Be Open To Being Vulnerable
Conversations about a potential relationship are often very vulnerable and sometimes require you to tell the other person how you feel and why you feel that way. You might discuss your insecurities or concerns, and these are both somewhat scary things to talk about. Be prepared to be vulnerable in order to communicate everything you’re thinking and feeling to ensure that both people leave the conversation on the same page.
Be Open About What You Want
When you’re defining your relationship, make sure that you are completely open and honest about what you want and what your boundaries, expectations and concerns might be. This pure honesty and open communication helps establish the perfect foundation for a relationship, if the conversation heads in that direction. If you are not completely honest about what you want, you both might leave the conversation more confused or not on the same page whatsoever.
Talk About How You Feel About Each Other
If you and the other person haven’t quite opened up about how you feel about each other, this conversation is the perfect opportunity to do just that. Opening up about your feelings will not only add a bit of ease and excitement to the conversation, but it will make communication about your actual relationship a bit easier. Again, honesty and openness is the key to making sure this conversation goes smoothly, and that applies to how you feel about the other person as well. Saying how you feel will also invite the other person to open up as well.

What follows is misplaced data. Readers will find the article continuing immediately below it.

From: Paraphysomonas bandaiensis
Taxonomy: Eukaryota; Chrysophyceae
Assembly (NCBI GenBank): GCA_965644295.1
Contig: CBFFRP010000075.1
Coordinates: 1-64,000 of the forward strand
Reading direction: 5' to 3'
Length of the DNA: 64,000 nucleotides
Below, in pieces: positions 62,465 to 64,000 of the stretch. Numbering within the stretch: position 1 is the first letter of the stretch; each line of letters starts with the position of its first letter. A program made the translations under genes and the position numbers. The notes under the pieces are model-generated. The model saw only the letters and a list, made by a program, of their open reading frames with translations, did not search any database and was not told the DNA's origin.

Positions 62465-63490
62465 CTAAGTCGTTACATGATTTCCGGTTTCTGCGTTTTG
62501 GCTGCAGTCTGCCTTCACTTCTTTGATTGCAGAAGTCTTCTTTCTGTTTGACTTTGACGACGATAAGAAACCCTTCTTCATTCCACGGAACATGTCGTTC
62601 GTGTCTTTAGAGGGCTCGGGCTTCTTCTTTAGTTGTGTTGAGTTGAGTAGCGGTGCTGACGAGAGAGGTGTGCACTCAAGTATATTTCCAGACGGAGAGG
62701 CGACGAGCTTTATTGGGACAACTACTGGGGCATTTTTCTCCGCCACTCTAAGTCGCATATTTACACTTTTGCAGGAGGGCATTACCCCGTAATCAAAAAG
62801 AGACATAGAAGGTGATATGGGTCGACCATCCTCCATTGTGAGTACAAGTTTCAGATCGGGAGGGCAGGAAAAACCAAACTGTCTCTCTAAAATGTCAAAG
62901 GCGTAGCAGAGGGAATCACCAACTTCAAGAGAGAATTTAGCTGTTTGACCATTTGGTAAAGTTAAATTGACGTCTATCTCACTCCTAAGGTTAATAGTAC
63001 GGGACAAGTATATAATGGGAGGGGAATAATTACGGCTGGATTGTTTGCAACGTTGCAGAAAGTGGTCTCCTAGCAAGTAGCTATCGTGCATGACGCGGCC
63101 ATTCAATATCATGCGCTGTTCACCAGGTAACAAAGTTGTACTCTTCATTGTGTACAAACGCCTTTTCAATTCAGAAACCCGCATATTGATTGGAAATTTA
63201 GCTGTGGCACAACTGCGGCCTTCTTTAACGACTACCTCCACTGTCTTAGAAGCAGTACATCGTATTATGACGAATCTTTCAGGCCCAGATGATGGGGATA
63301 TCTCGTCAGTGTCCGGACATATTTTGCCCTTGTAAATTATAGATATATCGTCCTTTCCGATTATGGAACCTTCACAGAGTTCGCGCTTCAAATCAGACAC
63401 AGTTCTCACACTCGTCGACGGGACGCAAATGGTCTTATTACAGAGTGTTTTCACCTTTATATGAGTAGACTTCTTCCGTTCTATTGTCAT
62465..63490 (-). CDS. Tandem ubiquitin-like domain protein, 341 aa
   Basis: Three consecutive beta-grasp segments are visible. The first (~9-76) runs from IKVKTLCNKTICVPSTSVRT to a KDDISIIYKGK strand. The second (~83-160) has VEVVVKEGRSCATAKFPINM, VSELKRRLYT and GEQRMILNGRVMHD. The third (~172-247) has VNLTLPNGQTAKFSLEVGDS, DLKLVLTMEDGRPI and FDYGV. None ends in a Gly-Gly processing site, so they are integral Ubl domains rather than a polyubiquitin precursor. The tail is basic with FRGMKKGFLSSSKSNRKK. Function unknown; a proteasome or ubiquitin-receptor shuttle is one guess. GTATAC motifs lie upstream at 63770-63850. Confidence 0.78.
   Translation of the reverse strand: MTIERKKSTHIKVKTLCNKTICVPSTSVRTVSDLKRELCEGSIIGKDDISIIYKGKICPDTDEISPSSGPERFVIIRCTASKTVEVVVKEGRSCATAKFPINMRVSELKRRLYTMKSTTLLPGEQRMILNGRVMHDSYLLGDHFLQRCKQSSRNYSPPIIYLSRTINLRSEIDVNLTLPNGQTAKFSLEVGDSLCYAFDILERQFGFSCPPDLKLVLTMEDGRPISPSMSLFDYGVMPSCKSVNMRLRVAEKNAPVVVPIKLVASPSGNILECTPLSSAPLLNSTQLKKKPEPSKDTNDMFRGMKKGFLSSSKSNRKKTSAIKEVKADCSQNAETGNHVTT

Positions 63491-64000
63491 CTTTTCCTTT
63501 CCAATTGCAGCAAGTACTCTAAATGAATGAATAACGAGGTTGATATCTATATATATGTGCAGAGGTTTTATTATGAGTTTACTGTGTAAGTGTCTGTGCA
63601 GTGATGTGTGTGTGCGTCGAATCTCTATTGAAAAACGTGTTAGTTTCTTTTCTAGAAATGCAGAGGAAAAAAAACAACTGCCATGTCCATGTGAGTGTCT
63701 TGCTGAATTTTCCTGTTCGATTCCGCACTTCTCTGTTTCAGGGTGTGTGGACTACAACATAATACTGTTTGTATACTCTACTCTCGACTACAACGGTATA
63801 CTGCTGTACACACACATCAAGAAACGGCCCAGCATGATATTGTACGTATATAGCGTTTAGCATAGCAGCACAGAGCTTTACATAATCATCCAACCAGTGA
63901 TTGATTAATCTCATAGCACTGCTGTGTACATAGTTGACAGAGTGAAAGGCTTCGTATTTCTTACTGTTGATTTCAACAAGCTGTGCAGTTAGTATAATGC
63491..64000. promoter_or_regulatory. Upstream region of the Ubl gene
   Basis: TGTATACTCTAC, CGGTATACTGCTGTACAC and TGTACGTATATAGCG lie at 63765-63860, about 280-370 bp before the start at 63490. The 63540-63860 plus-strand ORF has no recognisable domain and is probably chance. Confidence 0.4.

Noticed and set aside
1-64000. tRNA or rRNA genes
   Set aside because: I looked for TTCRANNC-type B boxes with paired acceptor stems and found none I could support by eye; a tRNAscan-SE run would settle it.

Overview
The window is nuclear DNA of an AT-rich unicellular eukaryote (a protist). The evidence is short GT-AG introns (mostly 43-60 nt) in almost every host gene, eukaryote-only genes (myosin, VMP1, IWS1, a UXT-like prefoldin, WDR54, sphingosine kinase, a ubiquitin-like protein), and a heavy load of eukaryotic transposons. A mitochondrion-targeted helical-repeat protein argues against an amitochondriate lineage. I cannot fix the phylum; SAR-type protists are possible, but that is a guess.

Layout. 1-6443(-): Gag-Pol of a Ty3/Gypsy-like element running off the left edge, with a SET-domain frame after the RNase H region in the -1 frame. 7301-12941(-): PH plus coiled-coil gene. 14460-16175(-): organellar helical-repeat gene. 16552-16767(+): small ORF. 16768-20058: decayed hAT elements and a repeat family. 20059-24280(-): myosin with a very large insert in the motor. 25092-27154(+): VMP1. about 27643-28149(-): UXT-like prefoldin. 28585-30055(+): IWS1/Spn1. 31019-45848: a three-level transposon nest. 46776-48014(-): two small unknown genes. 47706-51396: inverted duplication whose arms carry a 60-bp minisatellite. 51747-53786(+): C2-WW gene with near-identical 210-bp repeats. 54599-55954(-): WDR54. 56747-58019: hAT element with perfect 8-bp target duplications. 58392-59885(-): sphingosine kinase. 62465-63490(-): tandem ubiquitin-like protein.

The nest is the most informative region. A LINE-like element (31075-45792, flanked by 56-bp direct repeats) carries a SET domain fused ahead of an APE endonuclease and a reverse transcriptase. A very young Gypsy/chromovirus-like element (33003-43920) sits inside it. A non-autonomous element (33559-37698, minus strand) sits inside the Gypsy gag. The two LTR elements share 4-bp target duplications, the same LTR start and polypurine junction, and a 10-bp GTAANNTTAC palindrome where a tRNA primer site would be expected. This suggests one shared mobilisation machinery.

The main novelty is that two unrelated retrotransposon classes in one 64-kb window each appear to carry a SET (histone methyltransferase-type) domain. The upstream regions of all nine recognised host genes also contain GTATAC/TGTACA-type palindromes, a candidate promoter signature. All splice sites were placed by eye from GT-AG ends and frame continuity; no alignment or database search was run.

Use “I” Statements
When opening up about your feelings, expectations and concerns, make sure you don’t direct too many things directly at the other person, especially in regards to concerns. By using “I” statements, it keeps the conversation a bit more neutral and focuses the conversation on where each person is at and what they’re looking for. Use statements such as “I feel” or “I hope” to help get your feelings and thoughts across to the other person.
Be Prepared For The Outcome
Even if you are confident heading into the conversation that you and the other person are on the same page, you still have to be prepared if that’s not the case. If the person is not ready for a relationship while you are, you have to find a way to handle that situation. Head into the conversation with expectations that it could go in any direction, and that might you process everything a little bit easier, especially if the two of you aren’t on the same page.
Defining the relationship can always be a bit scary, especially since you never know what the other person might say. Hopefully these tips will help the conversation go a little smoother so you and the other person can end on the same page.
Lara Hill is a senior Public Relations major at Emerson College from Groton, Massachusetts. She has contributed to several college publications, holding multiple editing positions and focusing mainly on sports journalism. When she is not in class or writing, she loves to sail, watch sports with her friends and family, sing with her sisters, and play with her dog, Cassie.